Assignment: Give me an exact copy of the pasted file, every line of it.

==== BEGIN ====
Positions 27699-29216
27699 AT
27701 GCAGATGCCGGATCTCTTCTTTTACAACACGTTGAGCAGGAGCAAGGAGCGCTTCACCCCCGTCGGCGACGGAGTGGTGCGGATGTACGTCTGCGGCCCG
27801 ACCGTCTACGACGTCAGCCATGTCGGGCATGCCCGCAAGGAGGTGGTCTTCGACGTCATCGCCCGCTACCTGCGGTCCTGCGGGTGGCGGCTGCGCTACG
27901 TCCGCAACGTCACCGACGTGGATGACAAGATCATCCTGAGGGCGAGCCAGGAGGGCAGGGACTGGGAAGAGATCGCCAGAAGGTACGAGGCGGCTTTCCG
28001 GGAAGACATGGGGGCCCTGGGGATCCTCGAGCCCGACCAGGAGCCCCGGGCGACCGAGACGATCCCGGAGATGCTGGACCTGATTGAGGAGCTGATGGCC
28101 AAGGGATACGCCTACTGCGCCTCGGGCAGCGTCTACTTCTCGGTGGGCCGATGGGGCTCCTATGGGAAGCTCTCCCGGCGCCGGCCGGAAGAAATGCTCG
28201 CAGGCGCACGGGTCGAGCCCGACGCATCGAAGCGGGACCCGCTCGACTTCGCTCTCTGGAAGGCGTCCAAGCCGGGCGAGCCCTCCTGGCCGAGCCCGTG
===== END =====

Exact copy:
Positions 27699-29216
27699 AT
27701 GCAGATGCCGGATCTCTTCTTTTACAACACGTTGAGCAGGAGCAAGGAGCGCTTCACCCCCGTCGGCGACGGAGTGGTGCGGATGTACGTCTGCGGCCCG
27801 ACCGTCTACGACGTCAGCCATGTCGGGCATGCCCGCAAGGAGGTGGTCTTCGACGTCATCGCCCGCTACCTGCGGTCCTGCGGGTGGCGGCTGCGCTACG
27901 TCCGCAACGTCACCGACGTGGATGACAAGATCATCCTGAGGGCGAGCCAGGAGGGCAGGGACTGGGAAGAGATCGCCAGAAGGTACGAGGCGGCTTTCCG
28001 GGAAGACATGGGGGCCCTGGGGATCCTCGAGCCCGACCAGGAGCCCCGGGCGACCGAGACGATCCCGGAGATGCTGGACCTGATTGAGGAGCTGATGGCC
28101 AAGGGATACGCCTACTGCGCCTCGGGCAGCGTCTACTTCTCGGTGGGCCGATGGGGCTCCTATGGGAAGCTCTCCCGGCGCCGGCCGGAAGAAATGCTCG
28201 CAGGCGCACGGGTCGAGCCCGACGCATCGAAGCGGGACCCGCTCGACTTCGCTCTCTGGAAGGCGTCCAAGCCGGGCGAGCCCTCCTGGCCGAGCCCGTG